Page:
It must be high tourist season for Asian tourists as loads of male tourists from Japan, Korea and China were seen moving up and down the Pong in large groups accompanied by their Thai comfort ladies. In fact, there were so many of them with ladies that it got one thinking that perhaps they were included in the price of the tour?

In some bad news for fast food addicts both KFC and McDonalds on the Suriwong end of Patpong have closed their doors. So if you find yourself in the mood for some fast food in that area late at night you will have to cross Silom to find it, which can be a bit hairy. In a related story the building next to the Thai Farmers bank across the street from Patpong on Suriwong has been remodelled and it looks like small market style booths are being set up. Wonder what will happen to the now vacant KFC and McDonalds locations? More fake bag shops?

There are a heap of Thai dating agencies and marriage agencies online. Heck, the Mrs. and I even thought of setting one up at one time but gave up on the idea when we realised how difficult it would be to find suitable, genuine ladies. The problem with many of the existing agencies are numerous. Some have outrageous joining fees (US$1,500+). Some have prohibitive practices such as forcing all communication between you and the girl to go through the company (and for this you are charged). At least one even insists that should the couple go on to get married, the couple must pay a percentage of the dowry to the agency! And then there are agencies which list girls who never wanted to be there in the first place, who are since married or the classic case, the agency which ran a picture of a woman who was dead! I can just imagine a lawyer licking his lips at the prospect of that! This week I was contacted by a new firm, Bangkokmates.com, run by the very charming Pin. Pin, a very attractive Thai woman in her mid 20s with excellent English, offers what she calls an introduction service and NOT a marriage agency. She simply wants to provide a chance for people to meet each other. Their fees are low and she is very professional (and charming). The link through to them is immediately above this paragraph. I guarantee that when you meet Pin, you'll be impressed – a few guys are going to fall in love with her, even before they meet any ladies through her… UPDATE JULY 2005: Links and recommendations for this provider have been removed due to the questionable practices of the operator.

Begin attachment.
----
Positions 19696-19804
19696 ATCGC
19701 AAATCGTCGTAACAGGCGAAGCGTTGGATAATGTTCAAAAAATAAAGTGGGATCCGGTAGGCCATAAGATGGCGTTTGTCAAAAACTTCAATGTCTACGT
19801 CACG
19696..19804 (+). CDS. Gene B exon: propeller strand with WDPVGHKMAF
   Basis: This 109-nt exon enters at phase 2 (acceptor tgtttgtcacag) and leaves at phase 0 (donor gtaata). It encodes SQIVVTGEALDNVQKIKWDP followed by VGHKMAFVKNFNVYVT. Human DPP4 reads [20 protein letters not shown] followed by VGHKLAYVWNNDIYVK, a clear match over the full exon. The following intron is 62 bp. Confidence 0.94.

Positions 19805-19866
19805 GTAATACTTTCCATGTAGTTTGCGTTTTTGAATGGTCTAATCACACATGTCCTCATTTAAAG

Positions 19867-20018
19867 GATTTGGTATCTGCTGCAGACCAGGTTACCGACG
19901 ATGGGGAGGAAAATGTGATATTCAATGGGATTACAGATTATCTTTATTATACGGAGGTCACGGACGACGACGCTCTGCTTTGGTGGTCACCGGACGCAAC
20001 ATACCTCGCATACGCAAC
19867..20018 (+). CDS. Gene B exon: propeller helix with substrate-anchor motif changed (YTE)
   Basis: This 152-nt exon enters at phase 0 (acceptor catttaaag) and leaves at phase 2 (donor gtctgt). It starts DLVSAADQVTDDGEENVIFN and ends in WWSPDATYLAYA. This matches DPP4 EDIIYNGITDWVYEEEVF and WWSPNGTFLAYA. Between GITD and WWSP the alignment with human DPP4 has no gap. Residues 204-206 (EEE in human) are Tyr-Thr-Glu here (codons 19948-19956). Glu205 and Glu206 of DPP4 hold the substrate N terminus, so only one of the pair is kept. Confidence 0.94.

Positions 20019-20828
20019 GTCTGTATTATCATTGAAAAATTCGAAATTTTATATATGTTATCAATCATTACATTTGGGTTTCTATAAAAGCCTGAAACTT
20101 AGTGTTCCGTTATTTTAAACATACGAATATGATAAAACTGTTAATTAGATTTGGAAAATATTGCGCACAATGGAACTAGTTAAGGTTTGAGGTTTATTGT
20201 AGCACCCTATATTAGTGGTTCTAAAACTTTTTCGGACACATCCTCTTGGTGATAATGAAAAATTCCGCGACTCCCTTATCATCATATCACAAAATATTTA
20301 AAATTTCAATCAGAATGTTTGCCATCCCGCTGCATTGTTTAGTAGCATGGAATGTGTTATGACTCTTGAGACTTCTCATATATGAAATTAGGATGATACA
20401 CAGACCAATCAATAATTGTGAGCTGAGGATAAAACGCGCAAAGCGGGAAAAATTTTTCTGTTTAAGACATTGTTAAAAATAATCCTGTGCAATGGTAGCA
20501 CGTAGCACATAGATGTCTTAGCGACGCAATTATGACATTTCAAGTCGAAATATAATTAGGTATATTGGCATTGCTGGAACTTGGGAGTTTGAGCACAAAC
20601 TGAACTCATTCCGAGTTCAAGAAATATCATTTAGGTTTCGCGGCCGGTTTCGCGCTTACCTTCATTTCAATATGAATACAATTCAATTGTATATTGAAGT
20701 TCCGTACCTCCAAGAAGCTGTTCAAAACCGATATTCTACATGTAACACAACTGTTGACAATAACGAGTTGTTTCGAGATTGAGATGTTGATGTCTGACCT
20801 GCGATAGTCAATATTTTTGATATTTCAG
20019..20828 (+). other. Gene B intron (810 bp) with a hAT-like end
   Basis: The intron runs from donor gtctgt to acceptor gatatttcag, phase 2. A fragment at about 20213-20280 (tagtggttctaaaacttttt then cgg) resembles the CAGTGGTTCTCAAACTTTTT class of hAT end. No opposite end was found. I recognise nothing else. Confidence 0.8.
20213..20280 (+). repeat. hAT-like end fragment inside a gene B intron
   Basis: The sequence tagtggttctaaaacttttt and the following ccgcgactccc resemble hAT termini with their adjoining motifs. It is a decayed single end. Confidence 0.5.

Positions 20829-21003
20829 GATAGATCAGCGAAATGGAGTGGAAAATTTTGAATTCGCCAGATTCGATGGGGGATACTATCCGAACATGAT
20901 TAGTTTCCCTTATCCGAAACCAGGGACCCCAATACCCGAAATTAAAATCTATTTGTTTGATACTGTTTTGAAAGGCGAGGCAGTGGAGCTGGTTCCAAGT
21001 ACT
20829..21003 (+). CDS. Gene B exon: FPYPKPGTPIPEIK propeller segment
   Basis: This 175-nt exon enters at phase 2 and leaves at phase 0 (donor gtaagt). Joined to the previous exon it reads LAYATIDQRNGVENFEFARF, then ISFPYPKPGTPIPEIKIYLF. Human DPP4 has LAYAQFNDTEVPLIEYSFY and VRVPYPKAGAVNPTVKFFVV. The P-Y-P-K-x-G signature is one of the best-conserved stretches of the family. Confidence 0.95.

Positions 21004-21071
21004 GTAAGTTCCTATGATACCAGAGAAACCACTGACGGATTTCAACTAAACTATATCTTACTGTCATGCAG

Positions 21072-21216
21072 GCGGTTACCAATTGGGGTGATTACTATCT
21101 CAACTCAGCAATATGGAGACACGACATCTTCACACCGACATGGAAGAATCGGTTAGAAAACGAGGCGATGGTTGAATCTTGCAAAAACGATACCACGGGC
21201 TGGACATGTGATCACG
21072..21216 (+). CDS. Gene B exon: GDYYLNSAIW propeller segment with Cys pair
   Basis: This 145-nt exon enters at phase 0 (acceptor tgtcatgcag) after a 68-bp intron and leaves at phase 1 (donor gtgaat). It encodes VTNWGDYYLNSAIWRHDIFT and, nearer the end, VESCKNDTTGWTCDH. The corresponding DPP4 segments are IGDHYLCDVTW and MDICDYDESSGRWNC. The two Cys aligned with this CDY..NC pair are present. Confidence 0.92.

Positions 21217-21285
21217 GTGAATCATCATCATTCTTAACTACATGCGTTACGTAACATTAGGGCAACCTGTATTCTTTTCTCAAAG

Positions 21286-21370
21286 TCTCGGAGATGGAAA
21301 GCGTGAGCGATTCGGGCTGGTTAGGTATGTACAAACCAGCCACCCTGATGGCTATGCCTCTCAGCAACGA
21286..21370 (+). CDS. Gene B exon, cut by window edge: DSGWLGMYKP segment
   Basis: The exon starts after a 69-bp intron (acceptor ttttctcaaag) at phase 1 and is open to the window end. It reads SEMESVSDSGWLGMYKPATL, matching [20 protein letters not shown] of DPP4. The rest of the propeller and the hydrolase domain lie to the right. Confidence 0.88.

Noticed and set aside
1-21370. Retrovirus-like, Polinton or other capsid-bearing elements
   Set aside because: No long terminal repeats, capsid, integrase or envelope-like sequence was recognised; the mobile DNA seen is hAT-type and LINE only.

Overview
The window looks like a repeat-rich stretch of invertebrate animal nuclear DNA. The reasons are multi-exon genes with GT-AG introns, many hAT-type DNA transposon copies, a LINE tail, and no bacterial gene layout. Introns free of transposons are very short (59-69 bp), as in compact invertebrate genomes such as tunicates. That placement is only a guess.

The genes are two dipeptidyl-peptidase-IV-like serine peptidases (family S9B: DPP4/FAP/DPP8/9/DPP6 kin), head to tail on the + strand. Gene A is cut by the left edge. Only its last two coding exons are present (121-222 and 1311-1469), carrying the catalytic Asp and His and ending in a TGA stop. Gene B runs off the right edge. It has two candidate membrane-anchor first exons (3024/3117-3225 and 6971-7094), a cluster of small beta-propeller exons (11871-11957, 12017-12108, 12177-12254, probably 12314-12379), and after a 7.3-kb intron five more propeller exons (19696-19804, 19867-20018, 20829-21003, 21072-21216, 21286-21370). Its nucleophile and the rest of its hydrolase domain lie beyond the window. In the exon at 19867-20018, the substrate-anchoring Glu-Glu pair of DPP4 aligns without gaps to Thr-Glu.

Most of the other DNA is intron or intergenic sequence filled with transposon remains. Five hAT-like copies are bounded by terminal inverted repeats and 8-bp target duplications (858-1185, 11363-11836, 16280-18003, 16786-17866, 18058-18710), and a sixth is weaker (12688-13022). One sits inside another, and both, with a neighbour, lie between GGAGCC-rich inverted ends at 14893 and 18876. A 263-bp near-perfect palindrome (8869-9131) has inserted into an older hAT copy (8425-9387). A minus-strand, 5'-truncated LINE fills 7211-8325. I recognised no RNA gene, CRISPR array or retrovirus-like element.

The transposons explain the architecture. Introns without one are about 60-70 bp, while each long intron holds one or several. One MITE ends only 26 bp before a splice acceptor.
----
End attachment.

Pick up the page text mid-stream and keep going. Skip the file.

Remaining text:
Quote of the week comes from Chris Pirazzai, the co-author of "Thailand Fever". He said to me, "I only know of one Farang / Thai couple who do not have arguments of money – he simply gives his paycheck to her every month".

Down in Hua Hin this week, despite the fact that it was very busy, it still retains its charm and remains a great place to escape from crazy Bangkok for a day or two. I do have to wonder though, why is it that hotel rooms in Hua Hin cost about twice the price of similar hotel rooms in Pattaya, but seafood in Hua Hin, is about half the price of seafood in Pattaya. Weird.

I had problems with email earlier this week. If you have sent me an email and have not had a reply within 48 hours, please re-send the email. I have replied to all emails but whether Hotmail actually decided to send the email on to you, I just do not know. It seems that many emails I sent got lost in cyberspace. Things seem ok now though, touch wood.

Ask the Sticks

Mrs. Stick is here to answer questions surrounding anything that confuses you in Thailand, particularly issues of the heart. Please note that for general bargirl related questions, Mr. Stick might answer them. It has to be said that Mrs. Stick is not your stereotypical Thai woman. She is not Buddhist and she is not shy to criticise things about her own country and culture, although having said that, she remains proud to be Thai. Mr. Stick will try and answer the questions which Mrs. Stick is not so sure about.